A child with a chronic illness, such as a bleeding disorder, needs a lot of special care and attention from his or her parents. That can leave unaffected siblings feeling neglected, angry or sad.
Brothers and sisters may feel jealous that their sibling with a bleeding disorder seems to get most of the attention.
Emily Incledon, MD, a clinical psychologist at the Rehabilitation Service of the Royal Children’s Hospital in Melbourne, Australia, was the lead author of a 2013 review of mental health issues in siblings of children with chronic diseases.
“Family life starts to revolve around the needs of the other child,” Incledon told The New York Times in 2018. Thus siblings may withdraw or act out in response.
Helene Zereik, a mother of three in Montreal, has some firsthand experience in juggling sibling needs. Her oldest son, Gabriel, 11, has severe hemophilia B. Her other two children—son Robert, 9, and daughter Naomi, 7—do not.
“It’s a struggle for parents who have kids who have needs because you put so much effort in, but you don’t want the other two to suffer,” she says. “So it’s almost like you have to work in overdrive to make sure that the other children’s needs are met without spoiling any of them.”
Below are some tips from experts and Zereik to help parents meet the needs of siblings of children with bleeding disorders.
Talking to kids is key. Let them know it’s OK to feel angry or resentful sometimes about the way their sibling’s bleeding disorder affects their life and the family. Help them express how they feel and validate those feelings. In a study published in ISRN Family Medicine, researchers found that siblings of chronically ill children who perceived their abilities to communicate with parents and adult caregivers as poor were more likely to report social detachment, problems with relationships and alcohol abuse.
Zereik says she talks to her younger children about Gabriel’s bleeding disorder and about how they’re feeling about it, and she makes sure they know she’s available to listen if they want to talk more.
Help siblings learn about the bleeding disorder. It’s important for kids to understand what’s happening. Share age-appropriate information. “If information is being kept from them, they may become more worried, using their imagination to create scenarios,” Incledon told the Times.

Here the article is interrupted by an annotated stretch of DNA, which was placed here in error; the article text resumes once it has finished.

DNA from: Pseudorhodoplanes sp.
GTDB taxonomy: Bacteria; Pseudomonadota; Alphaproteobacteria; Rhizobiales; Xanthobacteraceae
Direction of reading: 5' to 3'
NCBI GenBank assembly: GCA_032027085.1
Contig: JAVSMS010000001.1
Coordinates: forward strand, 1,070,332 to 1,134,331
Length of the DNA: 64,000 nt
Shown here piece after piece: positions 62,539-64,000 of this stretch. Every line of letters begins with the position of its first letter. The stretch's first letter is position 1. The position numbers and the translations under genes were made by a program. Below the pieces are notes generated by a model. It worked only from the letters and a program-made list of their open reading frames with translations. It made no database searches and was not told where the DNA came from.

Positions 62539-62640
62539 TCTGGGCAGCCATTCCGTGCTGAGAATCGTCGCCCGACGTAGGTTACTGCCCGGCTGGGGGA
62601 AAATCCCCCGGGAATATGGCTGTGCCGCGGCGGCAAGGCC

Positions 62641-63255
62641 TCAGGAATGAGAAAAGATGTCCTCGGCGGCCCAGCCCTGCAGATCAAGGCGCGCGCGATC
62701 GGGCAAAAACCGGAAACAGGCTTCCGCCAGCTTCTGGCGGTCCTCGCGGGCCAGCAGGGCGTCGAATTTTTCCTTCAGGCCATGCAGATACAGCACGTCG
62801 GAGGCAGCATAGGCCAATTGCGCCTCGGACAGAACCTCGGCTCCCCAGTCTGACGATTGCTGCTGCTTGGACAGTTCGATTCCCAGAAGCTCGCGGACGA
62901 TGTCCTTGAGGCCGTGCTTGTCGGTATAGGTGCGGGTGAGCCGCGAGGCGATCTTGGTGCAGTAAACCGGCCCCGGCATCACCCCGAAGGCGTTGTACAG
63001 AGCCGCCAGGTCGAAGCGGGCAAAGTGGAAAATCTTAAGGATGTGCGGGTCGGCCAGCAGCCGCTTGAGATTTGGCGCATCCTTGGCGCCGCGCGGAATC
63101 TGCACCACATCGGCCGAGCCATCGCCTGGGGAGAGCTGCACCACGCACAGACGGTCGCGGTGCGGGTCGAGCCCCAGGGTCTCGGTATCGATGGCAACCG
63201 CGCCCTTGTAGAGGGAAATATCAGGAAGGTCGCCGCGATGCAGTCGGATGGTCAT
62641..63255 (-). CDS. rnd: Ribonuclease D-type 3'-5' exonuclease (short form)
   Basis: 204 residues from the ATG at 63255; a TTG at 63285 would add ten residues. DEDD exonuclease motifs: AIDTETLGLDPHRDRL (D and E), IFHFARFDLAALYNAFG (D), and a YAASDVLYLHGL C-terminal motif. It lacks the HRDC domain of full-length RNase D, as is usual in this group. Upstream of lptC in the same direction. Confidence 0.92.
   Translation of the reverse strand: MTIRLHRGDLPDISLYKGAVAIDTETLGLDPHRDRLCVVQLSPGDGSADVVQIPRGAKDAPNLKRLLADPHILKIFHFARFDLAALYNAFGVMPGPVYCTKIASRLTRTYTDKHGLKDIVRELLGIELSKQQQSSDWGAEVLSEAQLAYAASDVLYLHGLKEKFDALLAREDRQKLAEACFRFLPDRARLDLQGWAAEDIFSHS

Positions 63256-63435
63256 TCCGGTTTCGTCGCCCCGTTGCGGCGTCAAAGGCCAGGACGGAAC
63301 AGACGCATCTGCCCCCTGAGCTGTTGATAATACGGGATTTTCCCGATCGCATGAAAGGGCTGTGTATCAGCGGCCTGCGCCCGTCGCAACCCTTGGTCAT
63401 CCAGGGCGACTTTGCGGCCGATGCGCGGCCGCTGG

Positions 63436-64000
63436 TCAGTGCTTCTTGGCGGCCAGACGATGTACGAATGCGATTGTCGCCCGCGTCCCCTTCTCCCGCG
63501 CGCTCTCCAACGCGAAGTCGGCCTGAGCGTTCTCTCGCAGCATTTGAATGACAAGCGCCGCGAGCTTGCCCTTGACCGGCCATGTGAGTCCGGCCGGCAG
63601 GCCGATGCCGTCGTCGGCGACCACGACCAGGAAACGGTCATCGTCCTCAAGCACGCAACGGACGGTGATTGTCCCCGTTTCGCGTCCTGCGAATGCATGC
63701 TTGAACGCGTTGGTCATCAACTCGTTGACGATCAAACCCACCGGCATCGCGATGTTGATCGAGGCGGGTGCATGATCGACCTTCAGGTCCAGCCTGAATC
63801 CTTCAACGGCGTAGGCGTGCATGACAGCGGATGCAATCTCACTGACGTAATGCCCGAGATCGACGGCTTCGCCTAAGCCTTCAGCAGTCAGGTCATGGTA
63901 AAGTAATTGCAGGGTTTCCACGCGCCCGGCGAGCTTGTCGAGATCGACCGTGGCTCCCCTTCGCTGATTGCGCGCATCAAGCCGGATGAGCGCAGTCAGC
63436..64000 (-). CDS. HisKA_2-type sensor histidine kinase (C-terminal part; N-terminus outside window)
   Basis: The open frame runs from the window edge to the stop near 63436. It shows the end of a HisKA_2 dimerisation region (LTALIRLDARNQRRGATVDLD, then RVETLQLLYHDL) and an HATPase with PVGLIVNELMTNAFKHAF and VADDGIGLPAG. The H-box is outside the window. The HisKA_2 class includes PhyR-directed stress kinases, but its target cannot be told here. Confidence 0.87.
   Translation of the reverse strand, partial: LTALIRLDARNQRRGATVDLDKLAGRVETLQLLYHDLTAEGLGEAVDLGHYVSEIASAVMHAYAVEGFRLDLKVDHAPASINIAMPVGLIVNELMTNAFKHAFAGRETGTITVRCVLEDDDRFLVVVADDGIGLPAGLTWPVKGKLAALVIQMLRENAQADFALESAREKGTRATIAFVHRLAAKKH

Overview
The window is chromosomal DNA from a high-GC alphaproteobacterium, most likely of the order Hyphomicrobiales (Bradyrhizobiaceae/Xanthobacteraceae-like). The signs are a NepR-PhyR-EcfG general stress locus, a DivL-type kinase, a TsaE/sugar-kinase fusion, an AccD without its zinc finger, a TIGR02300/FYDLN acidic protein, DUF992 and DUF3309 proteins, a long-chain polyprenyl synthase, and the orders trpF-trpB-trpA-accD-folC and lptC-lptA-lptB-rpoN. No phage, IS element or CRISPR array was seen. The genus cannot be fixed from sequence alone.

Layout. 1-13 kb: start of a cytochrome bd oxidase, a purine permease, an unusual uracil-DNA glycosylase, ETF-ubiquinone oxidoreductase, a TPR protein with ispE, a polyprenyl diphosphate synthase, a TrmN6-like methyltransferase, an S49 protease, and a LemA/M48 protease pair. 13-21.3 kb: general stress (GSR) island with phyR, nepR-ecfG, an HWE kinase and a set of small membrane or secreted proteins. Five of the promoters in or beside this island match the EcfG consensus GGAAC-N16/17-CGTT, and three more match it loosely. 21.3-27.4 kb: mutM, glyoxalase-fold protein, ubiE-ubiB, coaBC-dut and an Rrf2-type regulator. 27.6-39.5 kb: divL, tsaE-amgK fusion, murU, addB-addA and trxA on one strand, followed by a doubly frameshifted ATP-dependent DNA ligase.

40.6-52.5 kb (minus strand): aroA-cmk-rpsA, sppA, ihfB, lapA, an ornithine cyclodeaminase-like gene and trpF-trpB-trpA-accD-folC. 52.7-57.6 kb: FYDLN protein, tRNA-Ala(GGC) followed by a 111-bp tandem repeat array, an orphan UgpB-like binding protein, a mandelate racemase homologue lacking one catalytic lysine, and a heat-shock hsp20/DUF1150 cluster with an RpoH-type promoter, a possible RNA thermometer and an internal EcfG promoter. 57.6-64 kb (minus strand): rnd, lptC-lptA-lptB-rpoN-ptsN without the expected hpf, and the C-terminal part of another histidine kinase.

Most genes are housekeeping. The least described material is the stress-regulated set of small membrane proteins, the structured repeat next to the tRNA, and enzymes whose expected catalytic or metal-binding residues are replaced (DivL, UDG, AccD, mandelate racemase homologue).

Zereik says explaining Gabriel’s bleeding disorder has helped all of her kids cope.
“Awareness creates acceptance,” she says. “The more you talk about it, the more that it becomes OK. Even for my older son, it doesn’t feel like he has something that’s wrong with him or something that’s different. It’s just part of the process.”
If you can, involve brothers and sisters in the treatment process. Siblings can help—and feel important and included—by doing simple things such as organizing supplies or holding an ice pack. Older kids can help mix factor. Including siblings in doctor appointments and hospital visits can also help demystify the bleeding disorder.
Zereik says when Gabriel has a regular doctor’s appointment at the hospital and he’s not hurt and in pain, the family will make a day of it. “I’ll take them to breakfast first and then we’ll all go together, so that they’re part of the process.”
Zereik also makes sure Robert and Naomi share any benefits of Gabriel’s treatment.
“If Gabriel got a chocolate because he did well, all three of them would get a chocolate,” she says. The same went for little toys or cool bandages.
Make time for everyone
Ensure there’s one-on-one time for each child, where your focus is solely on them. It’s important to make time when the bleeding disorder is not the center of attention. Doing an activity together where talking is not the focus may make it easier for kids to open up and share what’s on their minds.
“You want to divide yourself equally for your children. But the reality is you can’t,” Zereik says. “My older son has more needs than my younger one.”
As a stay-at-home mom, Zereik says it’s hard to carve out big chunks of one-on-one time. Instead she says the family does a lot of things as a unit, including reading together every night. “I always tell my kids we’re a team. I never want them to feel left out.”
Look for a hemophilia summer camp that includes siblings along with children who have bleeding disorders. This way, brothers and sisters can meet other siblings who have similar experiences as them. Learn more about the positive effects of going to summer camp at NHF’s Steps for Living. To locate a camp near you, check out NHF’s Camp Directory.
Zereik also recommends the book, It’s Always About Nate, which explores siblings’ feelings about hemophilia. The book is available free from Diplomat Specialty Infusion Group.